Europe: Cameron accepts treaty delay

David Cameron

The BBC understands that the prime minister has accepted that it may not be possible to change the EU's treaties - the laws on which it is based - before the UK votes in a referendum on whether to stay in or leave the EU.

In recent meetings with fellow European Union leaders David Cameron has argued instead for what officials call an "irreversible lock" and "legally binding" guarantees that at some future date EU law will be changed to accommodate Britain's renegotiation.

As recently as January Mr Cameron insisted that he would be demanding "proper, full-on treaty change".

Euro sceptics and those who want to leave the EU altogether have always been suspicious that agreements between political leaders can be later undermined in the courts.

They believe that legal or treaty changes are necessary to deliver the Prime Minister's negotiating objectives - in particular to free Britain from the EU's commitment to build an "ever closer union" of nation states and to ensure that benefits such as tax credits be withheld from migrants who have been in the country for less than four years.

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Europe: David Cameron’s gift to fellow EU leaders

David Cameron

When you turn up for dinner it's polite to take a gift but when David Cameron shows up in Brussels tonight he won't be bearing flowers or chocolates.

What he'll hand over to his host to share with the 27 other guests is the "British problem". This is the important moment that it becomes the EU's shared problem.

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Calais chaos – why it scares the prime minister

David Cameron

If looking at the pictures of young men breaking into lorries watched by helpless lorry drivers, worried onlookers and apparently impotent police officers didn't convince you…

If a late night exclusive handed to The Sun last night about a new immigration "enforcement team" didn't do it …

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Benefit cuts - coming soon

Work and Pensions Secretary Iain Duncan Smith outside Downing Street
Iain Duncan Smith and George Osborne held a meeting with the prime minister last week

"You identify a million people who you'd like to take £1,000 away from and I'll do it."

That's what a former Tory benefits axeman in the 1990s used to tell fellow MPs who urged him to find an easy £1bn cut from the nation's welfare bills.

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Labour leadership: Missing - a big idea

Labour leadership hustings

"MISSING: A BIG IDEA. LOST BY LABOUR PARTY. IF FOUND PLEASE INFORM PARTY BEFORE SEPTEMBER. REWARD - POWER (MAYBE)"

Something was very obviously missing from last night's TV debate between the candidates for Labour leader. It was an election-winning 'Big Idea'.

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Balancing the books - do we need a new law?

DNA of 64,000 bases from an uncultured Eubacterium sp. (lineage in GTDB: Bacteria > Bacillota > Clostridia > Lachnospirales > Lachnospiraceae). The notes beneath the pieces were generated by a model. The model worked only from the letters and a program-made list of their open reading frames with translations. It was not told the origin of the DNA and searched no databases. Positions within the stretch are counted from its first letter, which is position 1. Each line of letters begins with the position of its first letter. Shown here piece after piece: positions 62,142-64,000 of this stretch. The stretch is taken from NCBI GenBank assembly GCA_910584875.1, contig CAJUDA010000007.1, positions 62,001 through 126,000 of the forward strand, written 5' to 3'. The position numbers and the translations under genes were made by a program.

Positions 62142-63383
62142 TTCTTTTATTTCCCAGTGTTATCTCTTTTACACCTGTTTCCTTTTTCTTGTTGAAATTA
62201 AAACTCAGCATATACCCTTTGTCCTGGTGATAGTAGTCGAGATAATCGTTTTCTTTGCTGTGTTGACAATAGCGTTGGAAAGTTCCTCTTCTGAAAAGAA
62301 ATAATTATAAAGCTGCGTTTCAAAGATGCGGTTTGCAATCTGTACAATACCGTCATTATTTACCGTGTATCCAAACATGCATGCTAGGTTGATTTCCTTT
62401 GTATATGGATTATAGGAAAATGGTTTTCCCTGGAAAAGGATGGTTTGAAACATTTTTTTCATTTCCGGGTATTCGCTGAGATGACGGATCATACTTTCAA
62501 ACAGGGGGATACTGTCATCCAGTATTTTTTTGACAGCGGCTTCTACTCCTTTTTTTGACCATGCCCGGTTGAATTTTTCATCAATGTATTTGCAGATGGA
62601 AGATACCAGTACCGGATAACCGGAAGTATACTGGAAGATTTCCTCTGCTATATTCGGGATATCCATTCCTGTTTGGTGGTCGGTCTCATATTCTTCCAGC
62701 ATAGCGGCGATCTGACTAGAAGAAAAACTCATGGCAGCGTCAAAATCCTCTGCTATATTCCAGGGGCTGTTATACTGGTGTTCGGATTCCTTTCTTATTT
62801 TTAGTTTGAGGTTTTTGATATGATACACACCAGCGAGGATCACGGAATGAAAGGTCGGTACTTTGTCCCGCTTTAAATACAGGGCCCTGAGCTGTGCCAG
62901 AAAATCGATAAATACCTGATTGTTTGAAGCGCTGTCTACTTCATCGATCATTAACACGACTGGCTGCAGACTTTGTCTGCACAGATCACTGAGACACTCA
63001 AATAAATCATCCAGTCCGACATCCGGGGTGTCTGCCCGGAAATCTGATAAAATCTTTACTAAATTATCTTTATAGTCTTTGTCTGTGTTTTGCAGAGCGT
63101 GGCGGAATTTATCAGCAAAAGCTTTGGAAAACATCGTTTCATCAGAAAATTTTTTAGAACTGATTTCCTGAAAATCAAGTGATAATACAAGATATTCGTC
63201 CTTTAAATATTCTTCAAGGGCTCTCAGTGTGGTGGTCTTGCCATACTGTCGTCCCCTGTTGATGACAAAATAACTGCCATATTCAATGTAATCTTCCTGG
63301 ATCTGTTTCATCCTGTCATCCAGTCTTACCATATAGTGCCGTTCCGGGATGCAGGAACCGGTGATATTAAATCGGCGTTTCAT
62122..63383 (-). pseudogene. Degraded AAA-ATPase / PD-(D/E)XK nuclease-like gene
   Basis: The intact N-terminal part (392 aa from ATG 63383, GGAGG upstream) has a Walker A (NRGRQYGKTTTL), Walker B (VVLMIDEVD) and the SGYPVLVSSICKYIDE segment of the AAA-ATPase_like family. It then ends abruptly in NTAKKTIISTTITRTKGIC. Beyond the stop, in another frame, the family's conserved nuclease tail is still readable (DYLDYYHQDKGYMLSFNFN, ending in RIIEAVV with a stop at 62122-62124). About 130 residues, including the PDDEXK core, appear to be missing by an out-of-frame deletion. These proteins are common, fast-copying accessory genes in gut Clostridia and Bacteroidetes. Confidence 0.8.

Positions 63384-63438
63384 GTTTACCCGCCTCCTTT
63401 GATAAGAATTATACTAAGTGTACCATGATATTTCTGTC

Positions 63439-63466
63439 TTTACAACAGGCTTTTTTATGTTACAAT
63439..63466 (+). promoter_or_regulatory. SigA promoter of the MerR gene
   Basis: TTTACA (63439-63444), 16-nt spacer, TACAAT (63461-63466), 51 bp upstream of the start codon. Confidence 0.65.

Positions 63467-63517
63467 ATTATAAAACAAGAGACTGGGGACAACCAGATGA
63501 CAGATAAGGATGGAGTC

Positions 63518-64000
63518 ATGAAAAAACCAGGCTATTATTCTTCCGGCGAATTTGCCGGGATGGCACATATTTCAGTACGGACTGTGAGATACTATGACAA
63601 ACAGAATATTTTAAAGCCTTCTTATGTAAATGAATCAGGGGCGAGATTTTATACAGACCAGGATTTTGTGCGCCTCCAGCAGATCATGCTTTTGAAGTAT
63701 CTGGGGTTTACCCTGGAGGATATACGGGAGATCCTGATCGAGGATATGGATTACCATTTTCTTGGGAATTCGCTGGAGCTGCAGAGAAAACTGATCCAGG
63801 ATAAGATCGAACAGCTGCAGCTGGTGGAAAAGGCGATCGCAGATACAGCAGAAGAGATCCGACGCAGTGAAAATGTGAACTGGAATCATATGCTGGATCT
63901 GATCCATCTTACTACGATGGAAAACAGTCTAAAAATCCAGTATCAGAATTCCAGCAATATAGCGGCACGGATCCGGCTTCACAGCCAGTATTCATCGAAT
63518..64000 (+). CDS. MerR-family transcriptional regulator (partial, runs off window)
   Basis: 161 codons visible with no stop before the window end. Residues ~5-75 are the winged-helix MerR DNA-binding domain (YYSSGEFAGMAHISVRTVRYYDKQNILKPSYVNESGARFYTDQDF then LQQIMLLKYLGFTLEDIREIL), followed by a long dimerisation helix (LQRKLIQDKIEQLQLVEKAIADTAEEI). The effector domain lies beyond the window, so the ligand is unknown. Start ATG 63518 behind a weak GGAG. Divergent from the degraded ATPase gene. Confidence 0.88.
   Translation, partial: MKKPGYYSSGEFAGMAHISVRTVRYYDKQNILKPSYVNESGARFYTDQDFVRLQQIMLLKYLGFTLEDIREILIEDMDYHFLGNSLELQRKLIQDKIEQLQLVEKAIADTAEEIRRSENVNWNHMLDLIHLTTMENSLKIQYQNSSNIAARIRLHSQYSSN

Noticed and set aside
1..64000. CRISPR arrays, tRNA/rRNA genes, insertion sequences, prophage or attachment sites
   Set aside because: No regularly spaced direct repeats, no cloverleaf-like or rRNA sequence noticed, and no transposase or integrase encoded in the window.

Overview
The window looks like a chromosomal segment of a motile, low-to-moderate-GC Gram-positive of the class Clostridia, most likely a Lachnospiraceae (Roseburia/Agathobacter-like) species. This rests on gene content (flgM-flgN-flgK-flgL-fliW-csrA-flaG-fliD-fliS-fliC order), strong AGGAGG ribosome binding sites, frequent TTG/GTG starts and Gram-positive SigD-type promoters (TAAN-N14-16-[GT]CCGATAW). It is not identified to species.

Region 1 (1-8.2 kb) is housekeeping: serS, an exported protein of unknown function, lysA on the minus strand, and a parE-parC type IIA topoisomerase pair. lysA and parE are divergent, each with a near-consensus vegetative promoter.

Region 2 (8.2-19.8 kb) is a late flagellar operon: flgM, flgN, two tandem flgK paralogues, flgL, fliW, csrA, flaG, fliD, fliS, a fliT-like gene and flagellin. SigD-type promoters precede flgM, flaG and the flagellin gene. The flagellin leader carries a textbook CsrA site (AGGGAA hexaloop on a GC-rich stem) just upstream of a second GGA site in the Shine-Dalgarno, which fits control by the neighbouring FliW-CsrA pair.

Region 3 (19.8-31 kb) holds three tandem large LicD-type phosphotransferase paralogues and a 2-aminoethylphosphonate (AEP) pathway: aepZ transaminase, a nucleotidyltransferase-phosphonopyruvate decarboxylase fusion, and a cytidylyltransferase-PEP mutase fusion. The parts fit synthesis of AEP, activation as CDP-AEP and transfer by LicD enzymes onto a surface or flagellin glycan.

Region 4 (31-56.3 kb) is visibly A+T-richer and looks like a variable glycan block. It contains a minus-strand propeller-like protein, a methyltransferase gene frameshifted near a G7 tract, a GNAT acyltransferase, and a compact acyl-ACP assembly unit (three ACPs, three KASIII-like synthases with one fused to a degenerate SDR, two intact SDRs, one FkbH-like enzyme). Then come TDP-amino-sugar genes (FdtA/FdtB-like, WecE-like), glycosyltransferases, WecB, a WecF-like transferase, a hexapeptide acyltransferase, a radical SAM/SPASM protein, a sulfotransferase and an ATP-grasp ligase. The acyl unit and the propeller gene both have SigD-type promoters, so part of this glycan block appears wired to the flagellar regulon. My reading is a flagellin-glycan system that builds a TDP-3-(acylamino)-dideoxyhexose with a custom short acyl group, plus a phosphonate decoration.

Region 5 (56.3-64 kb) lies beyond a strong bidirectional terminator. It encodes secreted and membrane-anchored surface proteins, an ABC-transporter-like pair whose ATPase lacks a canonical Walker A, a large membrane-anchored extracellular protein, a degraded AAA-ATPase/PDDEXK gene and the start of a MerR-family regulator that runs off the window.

Why pass a law to force yourself to so something you already intend to do? That was my first reaction to the news that the chancellor plans to legislate to oblige him to run a budget surplus in "normal times" - in other words to raise more in tax than he spends when the economy's not in recession.

So, is this announcement pure politics? After all, George Osborne knows that the first rule of political strategy is to "define your opponent before they can define themselves".

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Charles Kennedy - He left a mark on politics. It left a mark on him

Charles Kennedy

The only UK party leader to warn the country of the perils of invading Iraq when Labour and the Conservatives were uniting to support it.

The only Liberal Democrat MP who could not bring himself to vote to form a coalition with the Conservatives (Source - Alex Carlile).

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Queen's Speech - Things can only get tougher

Appearances can be deceptive.

It may be Her Majesty that travels from the Palace to Parliament to deliver it.

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Ed Balls: My sense of loss and what Labour got wrong

Were you up for that Ed Balls moment - the symbol of Labour's crushing electoral defeat, the trigger for wild Tory celebrations and Labour despair?

In his first interview since that moment two weeks ago, the man who thought he was about to be chancellor told me about his "sense of loss" after his party's failure and a personal defeat which he describes as "a symbol of the vibrancy of our democracy".

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New government – more change than meets the eye

At first sight it felt less like a reshuffle and more like a re-appoint with more than half of the old cabinet - and almost all those in the top jobs - keeping their old posts.

That is a reflection of David Cameron's long-held belief that ministers need time to master their briefs so moving them merely strengthens the hands of those inside and outside departments who are resisting their agenda.

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